Obverse and reverse, warrior departing in quadriga (4-horse chariot)
A soldier bidding farewell to his parents was a popular subject in vase-paintings. Here he has mounted a chariot drawn by four horses; and his charioteer, dressed in a long white and red chiton, prepares to drive him to the battlefield. The great warriors of Homer's Iliad were conducted to and from combat in this way.
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Beazley, John D. 1956. Attic Black-figure Vase-painters. pp. 307, 693, no. 55, Oxford: Clarendon Press.
Beazley, John D. 1971. Paralipomena: Additions to Attic Black-Figure Vase-Painters and to Attic Red-Figure Vase-Painters [2nd edition]. p. 133, Oxford: Clarendon Press.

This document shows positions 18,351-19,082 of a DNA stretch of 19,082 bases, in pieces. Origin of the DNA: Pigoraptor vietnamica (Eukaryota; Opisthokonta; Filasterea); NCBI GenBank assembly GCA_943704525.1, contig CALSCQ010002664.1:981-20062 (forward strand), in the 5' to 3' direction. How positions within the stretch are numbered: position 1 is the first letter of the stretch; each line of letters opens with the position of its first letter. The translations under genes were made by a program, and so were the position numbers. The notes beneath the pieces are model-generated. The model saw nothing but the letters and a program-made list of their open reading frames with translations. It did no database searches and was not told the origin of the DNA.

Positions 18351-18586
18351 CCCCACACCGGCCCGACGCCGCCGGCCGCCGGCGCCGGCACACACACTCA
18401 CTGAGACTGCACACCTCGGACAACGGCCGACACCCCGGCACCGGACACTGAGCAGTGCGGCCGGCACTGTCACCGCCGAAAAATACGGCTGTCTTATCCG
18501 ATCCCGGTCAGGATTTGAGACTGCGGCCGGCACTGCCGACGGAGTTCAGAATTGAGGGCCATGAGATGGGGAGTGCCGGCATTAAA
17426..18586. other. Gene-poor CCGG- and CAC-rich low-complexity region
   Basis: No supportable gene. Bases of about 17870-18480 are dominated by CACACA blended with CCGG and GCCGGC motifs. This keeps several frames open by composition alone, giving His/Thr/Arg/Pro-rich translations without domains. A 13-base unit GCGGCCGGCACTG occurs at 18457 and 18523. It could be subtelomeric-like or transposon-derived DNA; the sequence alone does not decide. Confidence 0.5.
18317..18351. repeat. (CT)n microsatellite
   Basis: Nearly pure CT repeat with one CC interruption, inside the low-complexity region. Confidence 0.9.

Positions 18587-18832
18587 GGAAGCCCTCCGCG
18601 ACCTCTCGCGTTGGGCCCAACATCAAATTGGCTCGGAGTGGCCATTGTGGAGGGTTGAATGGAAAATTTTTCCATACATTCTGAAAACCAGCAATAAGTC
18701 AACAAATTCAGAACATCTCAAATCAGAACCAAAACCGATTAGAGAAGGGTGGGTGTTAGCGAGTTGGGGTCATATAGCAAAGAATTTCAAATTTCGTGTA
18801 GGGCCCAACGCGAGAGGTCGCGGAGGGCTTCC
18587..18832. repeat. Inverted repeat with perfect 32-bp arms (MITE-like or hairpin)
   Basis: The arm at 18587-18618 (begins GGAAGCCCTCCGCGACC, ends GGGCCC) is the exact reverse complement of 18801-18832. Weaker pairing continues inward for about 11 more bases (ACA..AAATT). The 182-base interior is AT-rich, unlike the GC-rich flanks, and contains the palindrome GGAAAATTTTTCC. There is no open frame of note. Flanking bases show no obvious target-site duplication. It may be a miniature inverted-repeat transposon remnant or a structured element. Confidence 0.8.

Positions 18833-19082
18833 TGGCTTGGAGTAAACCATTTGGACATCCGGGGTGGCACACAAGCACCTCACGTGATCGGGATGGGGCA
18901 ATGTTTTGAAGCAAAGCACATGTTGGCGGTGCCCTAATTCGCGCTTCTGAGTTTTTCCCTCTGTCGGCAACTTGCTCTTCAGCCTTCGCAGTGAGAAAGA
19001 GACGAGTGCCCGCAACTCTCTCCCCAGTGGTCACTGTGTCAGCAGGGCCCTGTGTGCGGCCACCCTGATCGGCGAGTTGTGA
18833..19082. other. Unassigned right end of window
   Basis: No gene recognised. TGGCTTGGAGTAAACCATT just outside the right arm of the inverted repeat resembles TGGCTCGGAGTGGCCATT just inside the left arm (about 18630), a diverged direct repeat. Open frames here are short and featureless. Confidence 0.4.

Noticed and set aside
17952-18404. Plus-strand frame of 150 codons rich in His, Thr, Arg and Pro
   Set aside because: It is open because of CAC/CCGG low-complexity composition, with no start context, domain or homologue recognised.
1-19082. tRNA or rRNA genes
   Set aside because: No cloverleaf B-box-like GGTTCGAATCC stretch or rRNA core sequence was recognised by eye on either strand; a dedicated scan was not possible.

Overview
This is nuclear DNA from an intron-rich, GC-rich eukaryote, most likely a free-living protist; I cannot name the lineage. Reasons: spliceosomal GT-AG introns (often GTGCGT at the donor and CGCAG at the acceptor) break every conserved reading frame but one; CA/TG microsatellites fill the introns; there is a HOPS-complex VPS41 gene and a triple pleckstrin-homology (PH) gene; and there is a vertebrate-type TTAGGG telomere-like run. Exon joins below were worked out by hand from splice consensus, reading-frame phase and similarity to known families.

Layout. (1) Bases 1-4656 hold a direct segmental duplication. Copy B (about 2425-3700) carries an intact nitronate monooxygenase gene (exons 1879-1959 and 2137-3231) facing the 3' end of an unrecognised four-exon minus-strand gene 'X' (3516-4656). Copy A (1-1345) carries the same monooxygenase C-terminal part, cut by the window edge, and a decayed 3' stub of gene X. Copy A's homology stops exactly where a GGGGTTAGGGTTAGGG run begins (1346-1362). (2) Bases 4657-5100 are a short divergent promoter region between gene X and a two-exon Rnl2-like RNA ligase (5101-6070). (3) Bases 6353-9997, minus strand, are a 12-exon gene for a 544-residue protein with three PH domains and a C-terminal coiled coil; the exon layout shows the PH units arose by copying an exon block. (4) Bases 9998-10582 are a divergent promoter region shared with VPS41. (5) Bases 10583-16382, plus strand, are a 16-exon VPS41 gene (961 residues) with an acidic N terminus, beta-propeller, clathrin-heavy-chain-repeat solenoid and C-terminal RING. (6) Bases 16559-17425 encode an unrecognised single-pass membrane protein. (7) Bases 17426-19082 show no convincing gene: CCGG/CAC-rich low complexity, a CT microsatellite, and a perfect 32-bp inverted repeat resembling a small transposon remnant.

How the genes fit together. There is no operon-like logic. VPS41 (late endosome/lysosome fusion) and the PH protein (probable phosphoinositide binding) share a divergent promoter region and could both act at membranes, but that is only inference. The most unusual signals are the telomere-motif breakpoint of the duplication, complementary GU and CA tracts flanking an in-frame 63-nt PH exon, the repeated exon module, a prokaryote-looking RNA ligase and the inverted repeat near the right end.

von Bothmer, Dietrich. 1978. Antichnoe iskusstvo iz muzeia Metropoliten, Soedinennye Shtaty Ameriki: Katalog vystavki. no. 33, Moscow: Sovetskii Khudozhnik.
Metropolitan Museum of Art. 1980. The Horses of San Marco: The Metropolitan Museum of Art, February 1-June 1, 1980, New York. no. 14, p. 4, New York: The Metropolitan Museum of Art.
Moore, Mary B. 2013. "Herakles Takes Aim: A Rare Attic Black-Figured Neck-Amphora Attributed to the Princeton Painter." Metropolitan Museum Journal, 48: p. 55 n. 59.